Diverse Conversations: How Hollywood’s Lack of Diversity Impacts Higher EdMarch 2, 2016 |
Whether you are a fan of Hollywood, or Chris Rock, or none of the above, it’s important to understand the impact of what we see on screen—and what it means for our next generation of P-20 students.
A recent report from the Media, Diversity and Social Change Initiative at the University of Southern California’s Annenberg School for Communication and Journalism highlights the “whitewashing” of Hollywood films. In essence, the report found that, even when there are roles available for minorities, they are given to White actors who then “dress the part” to pull it off. The roles the report mentions go above and beyond the old-school blackface that White actors used to throw on in film’s earliest days. Some are simply characters that were historically of color but were changed to have Caucasian characteristics in the films.
If you’ve been paying any attention to Hollywood over the past decade, none of these findings is shocking. In one of the most purportedly progressive industries in the world, women and minorities get much less screen time, talking time, and pay than their White, male peers.
So what does all of this mean when it comes to our college students? How does something as seemingly insignificant as Hollywood affect diversity in higher education?
Not enough role models
We already know that there are just not enough roles for Black actors in movies or on television but let’s break that down a little further. Think about some of the most popular movies that showcased college students in the past decade ― Neighbors, Old School, Van Wilder. In the spirit of classics like Animal House, these movies represented the fun side of earning a college degree in a constant state of inebriation but most of the students were White. You can probably spot a token minority character in each, but the lead roles all went to White males who, despite their often ridiculous antics, were still awarded degrees in the end. If they weren’t awarded degrees, they still landed on their feet with some other sort of job (unrealistic for all college students). The problem with leaving Black students out of this college conversation on film is that it subtly sends a message that a higher education is something reserved for White, privileged men (and some women, too).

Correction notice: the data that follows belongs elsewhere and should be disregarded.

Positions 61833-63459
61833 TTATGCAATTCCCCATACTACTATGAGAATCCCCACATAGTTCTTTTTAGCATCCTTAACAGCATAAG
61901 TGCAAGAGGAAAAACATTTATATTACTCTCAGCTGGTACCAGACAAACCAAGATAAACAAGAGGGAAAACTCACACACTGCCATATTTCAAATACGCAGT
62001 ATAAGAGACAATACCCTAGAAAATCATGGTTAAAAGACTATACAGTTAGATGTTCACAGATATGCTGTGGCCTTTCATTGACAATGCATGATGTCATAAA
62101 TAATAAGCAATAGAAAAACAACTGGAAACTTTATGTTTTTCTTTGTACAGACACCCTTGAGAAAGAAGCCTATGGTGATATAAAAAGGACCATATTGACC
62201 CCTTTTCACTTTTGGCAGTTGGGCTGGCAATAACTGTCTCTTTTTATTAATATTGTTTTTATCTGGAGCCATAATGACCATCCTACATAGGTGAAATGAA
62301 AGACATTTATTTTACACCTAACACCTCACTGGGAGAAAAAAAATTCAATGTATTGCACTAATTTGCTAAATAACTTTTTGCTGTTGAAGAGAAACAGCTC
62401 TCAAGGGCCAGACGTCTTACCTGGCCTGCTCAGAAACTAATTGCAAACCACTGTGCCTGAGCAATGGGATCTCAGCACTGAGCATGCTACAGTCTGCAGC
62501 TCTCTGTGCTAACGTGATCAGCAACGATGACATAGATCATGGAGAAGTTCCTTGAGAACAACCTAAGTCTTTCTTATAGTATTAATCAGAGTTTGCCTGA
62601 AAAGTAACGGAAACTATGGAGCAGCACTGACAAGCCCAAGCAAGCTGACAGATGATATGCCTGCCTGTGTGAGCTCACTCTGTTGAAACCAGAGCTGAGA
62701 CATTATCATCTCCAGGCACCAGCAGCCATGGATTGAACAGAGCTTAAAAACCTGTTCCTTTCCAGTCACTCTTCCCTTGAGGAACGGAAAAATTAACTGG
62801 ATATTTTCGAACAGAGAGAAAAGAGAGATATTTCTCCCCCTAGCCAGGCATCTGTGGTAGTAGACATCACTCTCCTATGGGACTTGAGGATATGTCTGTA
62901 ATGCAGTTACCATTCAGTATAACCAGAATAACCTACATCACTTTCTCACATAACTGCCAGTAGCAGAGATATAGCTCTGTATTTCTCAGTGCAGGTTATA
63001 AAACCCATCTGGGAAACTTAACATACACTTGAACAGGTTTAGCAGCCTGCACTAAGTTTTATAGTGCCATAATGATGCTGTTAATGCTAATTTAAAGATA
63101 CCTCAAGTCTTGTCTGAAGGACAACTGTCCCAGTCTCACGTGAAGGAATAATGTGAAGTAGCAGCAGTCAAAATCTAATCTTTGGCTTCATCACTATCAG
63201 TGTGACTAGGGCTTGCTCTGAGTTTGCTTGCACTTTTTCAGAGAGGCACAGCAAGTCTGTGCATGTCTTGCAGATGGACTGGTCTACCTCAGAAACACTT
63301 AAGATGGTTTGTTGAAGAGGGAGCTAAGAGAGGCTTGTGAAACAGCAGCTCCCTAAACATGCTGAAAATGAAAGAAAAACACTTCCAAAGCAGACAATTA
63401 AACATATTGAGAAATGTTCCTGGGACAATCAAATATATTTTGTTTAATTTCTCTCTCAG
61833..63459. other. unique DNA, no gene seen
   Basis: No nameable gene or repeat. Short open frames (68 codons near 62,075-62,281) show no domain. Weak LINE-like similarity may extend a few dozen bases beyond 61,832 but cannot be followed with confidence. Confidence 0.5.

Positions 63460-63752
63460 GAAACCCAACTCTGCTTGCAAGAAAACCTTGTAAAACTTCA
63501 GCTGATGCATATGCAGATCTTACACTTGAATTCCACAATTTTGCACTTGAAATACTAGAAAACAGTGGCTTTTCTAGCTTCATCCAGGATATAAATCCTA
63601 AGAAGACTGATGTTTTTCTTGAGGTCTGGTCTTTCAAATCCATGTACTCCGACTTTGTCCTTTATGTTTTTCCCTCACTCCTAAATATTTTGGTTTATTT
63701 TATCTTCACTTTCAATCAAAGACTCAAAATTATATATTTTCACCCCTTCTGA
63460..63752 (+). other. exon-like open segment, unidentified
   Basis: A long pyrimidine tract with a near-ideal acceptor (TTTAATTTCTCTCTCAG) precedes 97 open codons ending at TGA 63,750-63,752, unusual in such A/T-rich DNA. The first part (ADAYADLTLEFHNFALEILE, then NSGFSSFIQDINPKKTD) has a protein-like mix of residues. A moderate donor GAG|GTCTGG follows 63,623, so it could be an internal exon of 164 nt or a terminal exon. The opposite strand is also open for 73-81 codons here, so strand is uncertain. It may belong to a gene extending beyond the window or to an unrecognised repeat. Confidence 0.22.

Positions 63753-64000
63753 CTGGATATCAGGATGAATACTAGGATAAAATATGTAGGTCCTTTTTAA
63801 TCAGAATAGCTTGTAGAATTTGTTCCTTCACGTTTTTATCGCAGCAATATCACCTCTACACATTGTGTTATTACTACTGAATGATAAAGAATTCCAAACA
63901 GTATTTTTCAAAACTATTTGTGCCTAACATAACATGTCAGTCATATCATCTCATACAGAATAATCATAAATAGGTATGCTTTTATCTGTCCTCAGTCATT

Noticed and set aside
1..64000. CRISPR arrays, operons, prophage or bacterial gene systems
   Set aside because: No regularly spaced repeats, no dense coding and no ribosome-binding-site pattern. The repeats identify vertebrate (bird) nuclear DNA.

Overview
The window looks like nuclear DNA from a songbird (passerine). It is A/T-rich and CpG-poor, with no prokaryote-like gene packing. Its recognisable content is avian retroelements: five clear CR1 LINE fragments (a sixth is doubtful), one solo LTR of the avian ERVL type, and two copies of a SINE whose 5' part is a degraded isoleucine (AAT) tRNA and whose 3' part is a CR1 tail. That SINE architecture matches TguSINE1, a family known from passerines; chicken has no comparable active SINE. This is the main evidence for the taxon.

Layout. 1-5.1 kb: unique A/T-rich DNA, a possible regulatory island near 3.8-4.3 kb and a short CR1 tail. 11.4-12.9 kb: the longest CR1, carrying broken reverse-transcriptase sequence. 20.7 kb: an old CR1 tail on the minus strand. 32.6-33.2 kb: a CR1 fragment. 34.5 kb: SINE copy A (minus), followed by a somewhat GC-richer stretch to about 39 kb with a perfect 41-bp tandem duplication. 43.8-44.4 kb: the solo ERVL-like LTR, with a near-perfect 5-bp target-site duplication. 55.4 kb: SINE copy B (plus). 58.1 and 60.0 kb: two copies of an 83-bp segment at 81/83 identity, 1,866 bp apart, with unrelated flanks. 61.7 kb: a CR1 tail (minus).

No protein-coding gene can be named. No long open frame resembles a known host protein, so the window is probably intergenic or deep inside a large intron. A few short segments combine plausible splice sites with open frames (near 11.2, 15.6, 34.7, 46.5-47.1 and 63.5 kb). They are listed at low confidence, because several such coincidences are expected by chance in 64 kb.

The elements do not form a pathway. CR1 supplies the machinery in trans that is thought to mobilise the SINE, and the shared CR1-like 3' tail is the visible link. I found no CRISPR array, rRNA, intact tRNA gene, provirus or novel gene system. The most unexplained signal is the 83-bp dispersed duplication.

The scenario doesn’t improve when movies graduate to the adult world. When you think of a Black man in a movie that is set in contemporary times, what role comes to mind? A police officer or detective? A drug dealer or pimp? How about a Black woman? With the exception of breakthrough roles like Viola Davis’ lead in the hit TV series How to Get Away with Murder, there are not a lot of women in professional roles on-screen. As already mentioned, even roles that could feasibly be played by people of color are given to White people who are then praised for their outstanding performances acting like a person totally different from whom they actually are. In truth, minorities are a vibrant, important part of the American workforce. They are professionals (who aren’t always in law enforcement), teachers, CEOs and small business owners. Where are these characters on screen?
The problem with slave movies
Even historical films have their issues when it comes to the way diversity is portrayed. Hollywood likes to pat itself on the back for films like Twelve Years a Slave but do they really represent progress? These movies certainly tell important stories, but they provide roles that show Black actors in a stereotypical light. Why have the only Black-led films to win Best Picture awards centered on slavery? It’s almost as if Hollywood has decided that, to fix this problem of diversity on screen, movies that have “Black” roles need to be made.
That’s not the entire solution though. How about making that lead fictional character who is a teacher a Black actor? Or writing in stage directions that all crowd scenes be half minority and half women? Putting Black actors in a ready-made film category is part of the problem; it further distances them from the mainstream movie industry. It essentially sends the message that only explicitly Black roles go to Black actors—and that hurts the overall portrayal of diversity everywhere, including on college campuses.
Solving the Hollywood diversity problem won’t directly improve inclusion on college campuses, but it certainly can’t hurt. As higher education professionals, we should support the push to change what we see on screen—and point out the problem whenever possible to our students of all races and ethnicities.